When it comes to forming a habit, it’s important to focus on the process, not the performance.
Small business owners cranked back up their hiring engines last month, eclipsing the six-figure threshold for only the second month in the past year, new data show.
Small employers added 102,000 jobs in October, up from an upwardly revised 93,000 the month before, according to the latest employment report released by payroll processing firm ADP. While that’s still down from a peak of 133,000 positions added in June, it marks the second straight month of improvement after a slump to close the summer.
Hiring by small businesses continues to mirror that of the overall economy, as employers of all sizes added 230,000 positions in October, representing the second largest monthly output in the past year, too.
“Employment continues to trend upward as we begin the last quarter of 2014, driven mostly by small to mid-sized companies,” ADP CEO Carlos Rodriguez said in a statement.
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New York University will stimulate creation of clean-energy companies by launching a certificate program to train experienced business professionals in energy efficiency and renewable energy. The new program, called Clean Start, will provide a comprehensive foundation for 15 professionals interested in establishing companies in, or making a career change to, those growing fields.
The Clean Start program, which is supported by the New York State Energy Research and Development Authority (NYSERDA), was developed by the NYU School of Professional Studies Center for Global Affairs (CGA) and the New York City Accelerator for a Clean and Resilient Economy (NYC ACRE), which is the NYU Polytechnic School of Engineering clean-energy incubator seeded by NYSERDA.
Candidate selection will begin November 3, 2014 for the program, which will start in January 2015. Clean Start comprises a 120-hour, evening and weekend curriculum, taught at NYC ACRE’s home in the NYU Urban Future Lab in Downtown Brooklyn. Upon successful completion, participants will earn the CGA-NYC ACRE Certificate for Cleantech Professionals from the NYU School of Professional Studies.
Clean Start will offer both technical knowledge and insider networking opportunities for the selected participants. Business and clean-energy experts from New York City’s burgeoning cleantech sector will present content and act as mentors. Participants will be linked with a New York City-based cleantech startup company and will gain practical knowledge and experience through a capstone project.
Full Article: http://ow.ly/DqUWK
Students with an interest in science and technology received a hands-on lesson that is preparing them for the job force.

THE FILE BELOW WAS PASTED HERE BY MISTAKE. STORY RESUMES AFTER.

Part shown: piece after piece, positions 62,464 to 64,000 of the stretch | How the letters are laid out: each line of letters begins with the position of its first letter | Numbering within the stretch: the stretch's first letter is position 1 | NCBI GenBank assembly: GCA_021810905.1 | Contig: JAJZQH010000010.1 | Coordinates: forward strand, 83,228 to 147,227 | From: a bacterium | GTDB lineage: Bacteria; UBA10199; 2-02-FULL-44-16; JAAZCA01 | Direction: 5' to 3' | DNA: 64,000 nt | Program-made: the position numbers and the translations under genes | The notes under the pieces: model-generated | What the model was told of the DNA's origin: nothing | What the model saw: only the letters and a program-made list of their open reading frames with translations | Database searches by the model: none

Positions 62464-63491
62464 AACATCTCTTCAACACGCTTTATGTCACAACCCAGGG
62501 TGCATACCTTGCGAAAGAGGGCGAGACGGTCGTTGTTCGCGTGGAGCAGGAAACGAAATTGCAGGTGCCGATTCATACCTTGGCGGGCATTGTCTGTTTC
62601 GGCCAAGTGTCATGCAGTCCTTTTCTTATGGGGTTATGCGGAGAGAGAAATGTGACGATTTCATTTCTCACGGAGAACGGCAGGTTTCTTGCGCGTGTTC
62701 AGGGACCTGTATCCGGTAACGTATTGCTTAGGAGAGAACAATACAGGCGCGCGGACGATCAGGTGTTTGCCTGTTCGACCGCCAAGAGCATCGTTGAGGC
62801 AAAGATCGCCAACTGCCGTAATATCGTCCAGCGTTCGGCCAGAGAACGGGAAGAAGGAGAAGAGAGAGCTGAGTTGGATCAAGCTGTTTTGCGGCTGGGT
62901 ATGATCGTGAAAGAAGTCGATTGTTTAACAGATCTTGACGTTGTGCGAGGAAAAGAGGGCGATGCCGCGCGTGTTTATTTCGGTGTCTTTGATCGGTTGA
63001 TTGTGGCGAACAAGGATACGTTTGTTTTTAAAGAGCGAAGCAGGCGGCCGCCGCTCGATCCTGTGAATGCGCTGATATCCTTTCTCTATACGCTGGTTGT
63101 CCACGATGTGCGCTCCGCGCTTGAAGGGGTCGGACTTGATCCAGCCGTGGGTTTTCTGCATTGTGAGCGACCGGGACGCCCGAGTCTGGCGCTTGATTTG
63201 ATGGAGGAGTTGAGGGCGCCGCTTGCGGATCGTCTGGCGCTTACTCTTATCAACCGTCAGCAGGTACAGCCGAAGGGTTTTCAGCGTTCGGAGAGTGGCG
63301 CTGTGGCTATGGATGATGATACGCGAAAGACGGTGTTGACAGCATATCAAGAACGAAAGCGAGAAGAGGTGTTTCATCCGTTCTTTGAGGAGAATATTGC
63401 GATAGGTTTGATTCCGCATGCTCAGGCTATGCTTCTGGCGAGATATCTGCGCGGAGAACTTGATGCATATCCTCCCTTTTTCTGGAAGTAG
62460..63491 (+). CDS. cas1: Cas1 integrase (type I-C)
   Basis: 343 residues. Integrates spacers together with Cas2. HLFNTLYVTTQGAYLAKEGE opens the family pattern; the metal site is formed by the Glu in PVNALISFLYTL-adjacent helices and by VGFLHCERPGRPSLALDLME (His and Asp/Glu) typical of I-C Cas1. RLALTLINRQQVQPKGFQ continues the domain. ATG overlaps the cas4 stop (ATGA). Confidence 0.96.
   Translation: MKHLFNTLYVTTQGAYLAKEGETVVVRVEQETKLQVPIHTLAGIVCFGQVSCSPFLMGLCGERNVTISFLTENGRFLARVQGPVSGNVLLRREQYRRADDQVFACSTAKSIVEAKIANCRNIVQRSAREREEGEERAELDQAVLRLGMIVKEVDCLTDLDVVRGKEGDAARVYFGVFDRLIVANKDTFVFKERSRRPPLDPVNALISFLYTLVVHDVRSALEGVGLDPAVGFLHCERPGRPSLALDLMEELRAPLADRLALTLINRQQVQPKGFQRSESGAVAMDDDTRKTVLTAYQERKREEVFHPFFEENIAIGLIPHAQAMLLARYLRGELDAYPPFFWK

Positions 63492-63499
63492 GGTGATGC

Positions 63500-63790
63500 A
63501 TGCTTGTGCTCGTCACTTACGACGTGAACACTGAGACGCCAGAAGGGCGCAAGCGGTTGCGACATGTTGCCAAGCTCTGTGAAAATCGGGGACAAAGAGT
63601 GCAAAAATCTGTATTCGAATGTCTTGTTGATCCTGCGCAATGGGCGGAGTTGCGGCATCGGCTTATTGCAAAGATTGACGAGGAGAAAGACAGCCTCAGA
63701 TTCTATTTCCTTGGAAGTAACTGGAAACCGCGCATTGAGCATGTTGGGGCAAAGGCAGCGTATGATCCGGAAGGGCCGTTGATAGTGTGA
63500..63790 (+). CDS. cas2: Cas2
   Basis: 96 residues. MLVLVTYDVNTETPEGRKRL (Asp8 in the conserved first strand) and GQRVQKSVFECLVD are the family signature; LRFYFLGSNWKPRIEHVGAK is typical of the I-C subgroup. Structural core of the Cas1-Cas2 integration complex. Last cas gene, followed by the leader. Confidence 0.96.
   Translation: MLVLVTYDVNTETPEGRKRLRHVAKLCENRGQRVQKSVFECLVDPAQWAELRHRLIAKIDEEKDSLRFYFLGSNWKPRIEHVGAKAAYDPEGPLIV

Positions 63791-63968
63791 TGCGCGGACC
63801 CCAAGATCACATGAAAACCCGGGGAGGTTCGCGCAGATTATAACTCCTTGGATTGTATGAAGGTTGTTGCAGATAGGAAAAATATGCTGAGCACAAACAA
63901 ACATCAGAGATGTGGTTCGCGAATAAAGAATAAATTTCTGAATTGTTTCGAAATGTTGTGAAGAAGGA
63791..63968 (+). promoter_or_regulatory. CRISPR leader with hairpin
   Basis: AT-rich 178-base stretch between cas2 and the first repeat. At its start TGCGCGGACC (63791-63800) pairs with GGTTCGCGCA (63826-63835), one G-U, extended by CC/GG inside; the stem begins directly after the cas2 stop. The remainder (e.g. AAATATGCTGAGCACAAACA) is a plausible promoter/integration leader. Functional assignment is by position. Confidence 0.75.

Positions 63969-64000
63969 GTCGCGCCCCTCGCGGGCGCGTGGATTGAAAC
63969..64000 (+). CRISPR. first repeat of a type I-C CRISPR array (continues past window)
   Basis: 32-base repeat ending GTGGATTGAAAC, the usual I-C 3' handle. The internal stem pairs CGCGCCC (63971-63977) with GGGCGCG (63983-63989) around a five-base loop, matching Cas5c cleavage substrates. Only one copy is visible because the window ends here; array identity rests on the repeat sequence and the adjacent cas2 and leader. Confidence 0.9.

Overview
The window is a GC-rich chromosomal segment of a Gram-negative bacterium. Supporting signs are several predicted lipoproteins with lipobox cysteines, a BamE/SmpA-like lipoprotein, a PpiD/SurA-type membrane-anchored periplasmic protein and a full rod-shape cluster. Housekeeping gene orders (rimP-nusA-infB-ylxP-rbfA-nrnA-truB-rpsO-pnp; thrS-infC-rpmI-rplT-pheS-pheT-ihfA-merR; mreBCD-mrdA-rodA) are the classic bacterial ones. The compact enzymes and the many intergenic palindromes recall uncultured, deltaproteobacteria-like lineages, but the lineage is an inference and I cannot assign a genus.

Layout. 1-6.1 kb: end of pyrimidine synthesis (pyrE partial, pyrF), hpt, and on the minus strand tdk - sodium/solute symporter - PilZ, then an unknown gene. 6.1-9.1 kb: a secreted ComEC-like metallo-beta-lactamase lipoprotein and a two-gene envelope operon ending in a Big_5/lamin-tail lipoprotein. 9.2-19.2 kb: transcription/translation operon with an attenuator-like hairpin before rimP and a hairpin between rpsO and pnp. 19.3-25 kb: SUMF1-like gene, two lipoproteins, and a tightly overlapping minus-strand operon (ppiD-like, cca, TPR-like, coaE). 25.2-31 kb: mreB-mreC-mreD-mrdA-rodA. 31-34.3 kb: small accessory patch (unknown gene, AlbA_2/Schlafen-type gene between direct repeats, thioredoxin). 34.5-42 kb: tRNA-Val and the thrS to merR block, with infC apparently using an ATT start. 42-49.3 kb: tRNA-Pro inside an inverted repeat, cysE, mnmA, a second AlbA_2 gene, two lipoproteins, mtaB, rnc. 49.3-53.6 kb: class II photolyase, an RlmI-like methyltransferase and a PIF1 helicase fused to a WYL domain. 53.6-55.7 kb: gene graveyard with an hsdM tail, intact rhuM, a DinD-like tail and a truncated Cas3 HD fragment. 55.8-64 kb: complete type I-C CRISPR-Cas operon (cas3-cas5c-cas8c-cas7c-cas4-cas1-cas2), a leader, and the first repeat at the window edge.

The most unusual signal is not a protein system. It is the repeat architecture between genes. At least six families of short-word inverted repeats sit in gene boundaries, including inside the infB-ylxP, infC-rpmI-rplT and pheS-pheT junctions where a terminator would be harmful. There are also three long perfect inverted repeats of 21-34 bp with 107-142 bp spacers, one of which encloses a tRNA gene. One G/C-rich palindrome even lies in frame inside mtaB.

Bio-Energy Day is a day where students can get a closer look at what jobs they can get in the energy industry, an industry that employers are calling the fastest growing job sector in California.
Students were taken to a bio-energy plant northeast of Shafter. The plant that Welch works at produces renewable energy for PG&E and other power companies by processing old wood chips left over from the agricultural industry and construction sites.
Watch the video: http://www.turnto23.com/news/local-news/bio-energy-day-teaches-students-about-careers-in-the-energy-industry-102314
The city’s top engineering school is building an energy department.
Brooklyn’s NYU Polytechnic School of Engineering is in the process of developing a new master’s degree program in energy engineering and policy.
“The sustainability of urban environments is of critical importance to all advanced and emerging societies,” said department chairman Richard Thorsen, 74, who is the mastermind behind the idea.
Thorsen, who is celebrating a half century on the faculty at Poly, hopes to have the program running by next September.
Since the “war for talent” was first declared in the 1990’s, organizations the world over have been attempting to gain a competitive advantage by attracting and retaining top talent. From a plethora of models defining potential, through to complex supply and demand models, no stone has been unturned in the effort to triumph in this unending battle. Utilities throughout the US have a rapidly aging workforce and a burning demand for fresh talent. This figure speaks for itself: some 50% of the workforce is eligible to retire within the next few years.
Unfortunately the utilities industry is not often seen as the enticing, challenging environment that college graduates and more seasoned workers aspire to join. Simply put, the utility “brand” is not strong enough to attract the people the industry needs the most. To revamp their profile and attract a new generation of employees, utilities need to show that the vital, complex service they provide is one befitting the most enthusiastic and talented of individuals.